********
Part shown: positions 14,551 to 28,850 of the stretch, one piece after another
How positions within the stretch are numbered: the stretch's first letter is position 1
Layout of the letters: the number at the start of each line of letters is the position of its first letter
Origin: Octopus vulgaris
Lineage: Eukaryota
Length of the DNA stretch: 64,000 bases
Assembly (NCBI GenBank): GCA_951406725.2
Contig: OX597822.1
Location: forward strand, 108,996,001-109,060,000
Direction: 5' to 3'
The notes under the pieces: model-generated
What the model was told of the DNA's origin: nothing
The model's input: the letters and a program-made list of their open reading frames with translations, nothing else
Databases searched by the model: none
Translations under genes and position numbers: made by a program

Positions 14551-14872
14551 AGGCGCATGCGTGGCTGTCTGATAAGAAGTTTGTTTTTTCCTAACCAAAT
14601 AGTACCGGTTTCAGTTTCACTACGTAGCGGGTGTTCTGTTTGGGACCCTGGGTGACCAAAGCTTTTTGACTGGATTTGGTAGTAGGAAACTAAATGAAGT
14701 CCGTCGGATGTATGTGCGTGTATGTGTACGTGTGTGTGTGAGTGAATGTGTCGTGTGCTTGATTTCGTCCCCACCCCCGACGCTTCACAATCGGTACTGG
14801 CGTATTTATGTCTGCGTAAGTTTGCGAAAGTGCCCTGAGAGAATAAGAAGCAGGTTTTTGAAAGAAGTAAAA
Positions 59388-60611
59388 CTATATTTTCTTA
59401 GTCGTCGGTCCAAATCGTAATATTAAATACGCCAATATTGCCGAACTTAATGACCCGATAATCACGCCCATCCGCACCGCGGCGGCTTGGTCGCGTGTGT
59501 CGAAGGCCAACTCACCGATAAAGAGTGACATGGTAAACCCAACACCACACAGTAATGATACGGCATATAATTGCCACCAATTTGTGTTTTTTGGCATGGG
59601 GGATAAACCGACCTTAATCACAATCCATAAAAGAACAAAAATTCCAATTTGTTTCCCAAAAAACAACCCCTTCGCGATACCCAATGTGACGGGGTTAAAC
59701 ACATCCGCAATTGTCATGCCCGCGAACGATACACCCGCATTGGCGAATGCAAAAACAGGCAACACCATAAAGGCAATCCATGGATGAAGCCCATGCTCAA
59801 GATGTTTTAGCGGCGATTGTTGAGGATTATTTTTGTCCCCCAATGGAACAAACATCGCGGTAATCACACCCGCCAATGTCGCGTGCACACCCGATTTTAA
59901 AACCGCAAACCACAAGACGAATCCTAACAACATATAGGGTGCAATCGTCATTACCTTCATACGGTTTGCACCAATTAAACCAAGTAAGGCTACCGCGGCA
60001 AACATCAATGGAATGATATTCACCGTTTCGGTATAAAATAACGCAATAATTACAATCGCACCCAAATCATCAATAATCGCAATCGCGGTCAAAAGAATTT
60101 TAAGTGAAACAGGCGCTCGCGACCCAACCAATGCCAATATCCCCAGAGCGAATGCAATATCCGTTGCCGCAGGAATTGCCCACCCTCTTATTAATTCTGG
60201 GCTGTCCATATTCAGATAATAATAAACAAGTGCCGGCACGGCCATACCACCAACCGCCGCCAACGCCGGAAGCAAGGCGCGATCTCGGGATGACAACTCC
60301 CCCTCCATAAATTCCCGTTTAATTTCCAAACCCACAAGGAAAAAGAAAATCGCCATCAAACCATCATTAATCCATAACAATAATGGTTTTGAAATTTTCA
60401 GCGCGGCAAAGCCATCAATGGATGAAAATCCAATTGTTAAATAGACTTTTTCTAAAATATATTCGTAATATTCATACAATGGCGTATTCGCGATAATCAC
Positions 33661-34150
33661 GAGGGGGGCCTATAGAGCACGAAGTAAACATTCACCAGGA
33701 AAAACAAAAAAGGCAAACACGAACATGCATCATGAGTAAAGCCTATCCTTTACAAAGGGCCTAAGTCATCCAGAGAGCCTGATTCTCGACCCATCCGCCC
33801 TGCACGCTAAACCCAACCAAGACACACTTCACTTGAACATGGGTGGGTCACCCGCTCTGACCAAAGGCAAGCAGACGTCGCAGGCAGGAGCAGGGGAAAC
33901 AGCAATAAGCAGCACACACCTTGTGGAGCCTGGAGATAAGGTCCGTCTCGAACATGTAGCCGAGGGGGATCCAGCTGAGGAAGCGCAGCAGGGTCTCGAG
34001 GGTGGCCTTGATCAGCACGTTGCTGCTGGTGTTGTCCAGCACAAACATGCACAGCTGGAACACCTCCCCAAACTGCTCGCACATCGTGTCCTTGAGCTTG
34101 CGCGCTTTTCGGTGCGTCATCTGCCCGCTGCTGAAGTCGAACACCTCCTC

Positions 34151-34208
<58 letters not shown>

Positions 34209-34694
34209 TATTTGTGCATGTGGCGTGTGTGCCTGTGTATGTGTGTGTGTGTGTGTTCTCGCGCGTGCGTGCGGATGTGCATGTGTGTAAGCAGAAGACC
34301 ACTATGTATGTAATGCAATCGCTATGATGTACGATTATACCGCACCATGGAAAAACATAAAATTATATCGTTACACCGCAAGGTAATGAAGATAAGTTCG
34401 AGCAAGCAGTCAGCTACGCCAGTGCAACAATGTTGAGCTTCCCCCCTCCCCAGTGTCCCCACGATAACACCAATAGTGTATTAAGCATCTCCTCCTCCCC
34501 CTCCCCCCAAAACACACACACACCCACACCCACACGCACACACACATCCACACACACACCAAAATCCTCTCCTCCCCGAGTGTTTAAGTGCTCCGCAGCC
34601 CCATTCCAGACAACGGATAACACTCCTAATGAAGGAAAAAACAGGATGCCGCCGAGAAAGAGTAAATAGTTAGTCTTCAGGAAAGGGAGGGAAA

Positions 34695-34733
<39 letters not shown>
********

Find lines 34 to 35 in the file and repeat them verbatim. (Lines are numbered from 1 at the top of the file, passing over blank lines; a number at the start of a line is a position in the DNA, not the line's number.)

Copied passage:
Positions 33661-34150
33661 GAGGGGGGCCTATAGAGCACGAAGTAAACATTCACCAGGA